The Agency-Brand Paths For Augmented And Virtual Reality

Virtual reality and augmented reality may be traveling in the same basic direction but for agencies and brands, they’re on different roads.

The SapientNitro display at the annual eTail East conference in Boston was dominated by a show of virtual reality featuring a digital apartment where information on items shown could be displayed simply by looking at the object.

That particular display, also used at previous shows, was sort of an augmented reality experience inside a virtual reality headset.

These sorts of demonstrations at trade shows tend to attract lots of attention, especially from those who have not seen or experienced either of the realities.

Like other agencies, SapientNitro is involved with both augmented and virtual reality.

At the eTail East show this week, I sat down with Jon Panella, vice president of commerce strategy at SapientNitro, for some agency insights into where virtual reality and augmented reality fit.

“We’re playing in both spaces and we think there’s opportunity in both,” said Panella.

“Certainly from an AR perspective, we’re definitely seeing applicability, when you look at things like furniture, appliances and bedding. It provides the ability to work with a client around how you would look at multiple items on a table at the same time. A place setting, plus a tablecloth and the glasses to go with it. How would that look in your house? And bringing that to the home for people to be able to look at. A lot of times in-store you don’t get the same experience.

“VR is a little trickier. Right now it’s still in the infancy stage. Leading edge retailers are going to be looking at it. Certainly, in 2017.

One of the questions around augmented reality is the level of purchasing that may occur. Panella sees significant opportunity in the small to mid-product space, such as how a chair would look in a person’s living room. “Not an inexpensive item, but still a reasonably priced item,” said Panella.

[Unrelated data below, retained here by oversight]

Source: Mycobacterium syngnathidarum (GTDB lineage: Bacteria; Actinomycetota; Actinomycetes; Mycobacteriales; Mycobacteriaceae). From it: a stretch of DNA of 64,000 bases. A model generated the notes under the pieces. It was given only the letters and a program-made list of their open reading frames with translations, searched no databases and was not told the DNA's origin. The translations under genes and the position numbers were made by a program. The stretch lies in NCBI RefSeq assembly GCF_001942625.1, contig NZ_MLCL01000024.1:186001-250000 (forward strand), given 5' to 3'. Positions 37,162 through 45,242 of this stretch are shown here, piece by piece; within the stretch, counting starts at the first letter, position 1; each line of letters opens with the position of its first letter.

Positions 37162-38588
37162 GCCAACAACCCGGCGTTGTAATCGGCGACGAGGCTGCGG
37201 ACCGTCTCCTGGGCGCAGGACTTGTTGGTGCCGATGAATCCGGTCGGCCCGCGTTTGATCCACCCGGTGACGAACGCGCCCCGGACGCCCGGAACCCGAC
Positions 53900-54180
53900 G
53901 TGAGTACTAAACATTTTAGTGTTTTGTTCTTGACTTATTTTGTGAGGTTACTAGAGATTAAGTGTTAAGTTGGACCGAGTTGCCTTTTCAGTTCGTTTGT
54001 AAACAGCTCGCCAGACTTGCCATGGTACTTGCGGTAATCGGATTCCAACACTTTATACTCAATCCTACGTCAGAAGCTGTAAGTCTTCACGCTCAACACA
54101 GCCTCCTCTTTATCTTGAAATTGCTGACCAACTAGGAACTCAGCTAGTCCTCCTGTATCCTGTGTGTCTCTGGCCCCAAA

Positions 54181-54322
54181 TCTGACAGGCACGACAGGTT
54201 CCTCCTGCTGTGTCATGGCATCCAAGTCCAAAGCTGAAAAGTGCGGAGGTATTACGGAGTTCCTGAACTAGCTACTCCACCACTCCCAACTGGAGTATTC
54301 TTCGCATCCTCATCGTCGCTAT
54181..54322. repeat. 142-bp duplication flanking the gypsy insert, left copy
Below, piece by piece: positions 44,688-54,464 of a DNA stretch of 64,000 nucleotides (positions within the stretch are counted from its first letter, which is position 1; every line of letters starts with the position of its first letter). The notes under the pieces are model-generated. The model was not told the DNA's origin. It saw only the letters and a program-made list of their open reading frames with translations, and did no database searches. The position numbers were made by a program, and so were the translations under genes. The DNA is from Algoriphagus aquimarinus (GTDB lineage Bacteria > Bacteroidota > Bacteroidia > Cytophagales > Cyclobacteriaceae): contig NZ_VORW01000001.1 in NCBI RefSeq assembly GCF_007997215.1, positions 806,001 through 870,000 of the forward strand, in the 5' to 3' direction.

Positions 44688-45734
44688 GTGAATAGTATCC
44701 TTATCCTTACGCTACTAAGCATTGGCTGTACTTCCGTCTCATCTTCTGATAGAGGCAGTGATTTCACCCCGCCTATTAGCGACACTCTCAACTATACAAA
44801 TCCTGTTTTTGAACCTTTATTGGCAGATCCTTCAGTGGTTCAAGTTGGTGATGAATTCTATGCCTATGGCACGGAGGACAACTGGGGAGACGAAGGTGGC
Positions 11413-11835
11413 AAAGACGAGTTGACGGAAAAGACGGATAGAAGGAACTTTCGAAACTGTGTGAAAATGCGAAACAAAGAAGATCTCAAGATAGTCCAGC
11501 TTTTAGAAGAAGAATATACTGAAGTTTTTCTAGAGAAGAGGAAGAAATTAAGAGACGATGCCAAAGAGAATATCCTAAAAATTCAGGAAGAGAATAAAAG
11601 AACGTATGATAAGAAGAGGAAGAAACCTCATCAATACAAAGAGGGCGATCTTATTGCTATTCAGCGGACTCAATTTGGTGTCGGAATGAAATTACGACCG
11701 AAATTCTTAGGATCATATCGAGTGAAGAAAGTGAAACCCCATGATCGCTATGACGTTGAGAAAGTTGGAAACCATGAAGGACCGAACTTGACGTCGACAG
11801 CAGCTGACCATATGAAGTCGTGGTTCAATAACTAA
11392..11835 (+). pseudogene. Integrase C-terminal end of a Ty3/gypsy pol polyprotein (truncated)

“Clothing is a little trickier,” he said. “If you can’t get that exact fit of how it looks on a person, certainly people aren’t going to tend to buy off of that, so there’s still some growth in the technology.”

Brands that have their own set of products are pretty much leading the charge in AR, such as those that are kind of iconic in their space, such as those already having kiosks and strong mobile apps, said Panella.

“Things out there like Cartwheel at Target, which is a good example of how to engage the consumer for mobile. So they’re somebody who’s looking at ‘how do I take this a step further?’ How do I get them to use Cartwheel to do more than just coupons?”

The implication here is that the leaders in other areas such as mobile are likely to be the new leaders in worlds of augmented and virtual realities.

“It’s the top of the spear leading guys that tend to invest in those things now,” Panella said.  “You also will see boutiques that have more of a luxury presence in the space that will take advantage of it also.”

When it comes to AR and VR, Panella said agencies have to experiment and be ready to fail.

“We tell our clients that all the time. But the second step of that is you have to be able to prove there’s some business value behind it.

“Too many people try to jump out with some of these technologies without really a justification just because it was cool. You should absolutely do that, but the next step is getting the right data to be able to drive that. It all comes back to the data state of the retail business.

“Retailers have a ton of data; they don’t know what to do with it. So if they can leverage it properly, you can come up with very justifiable pitch.”

For VR and AR, agencies and brands are not necessarily in the same place when it comes to taking the lead.

“In the case of AR, the agencies are absolutely driving that, because it’s a concept and because of the breadth of customers that the agency community has, it can be driven into very many spaces right now and justifiable,’ Panella said.

“VR will probably come a bit more from the brands, because the brands are going to have to come up with that unique value proposition that’s to them. For the next 18 to 24 months, anything done in VR is going to be very custom for a brand,” he said.

“AR will become very widespread and mass market.”

We’re very much on the same page on that.

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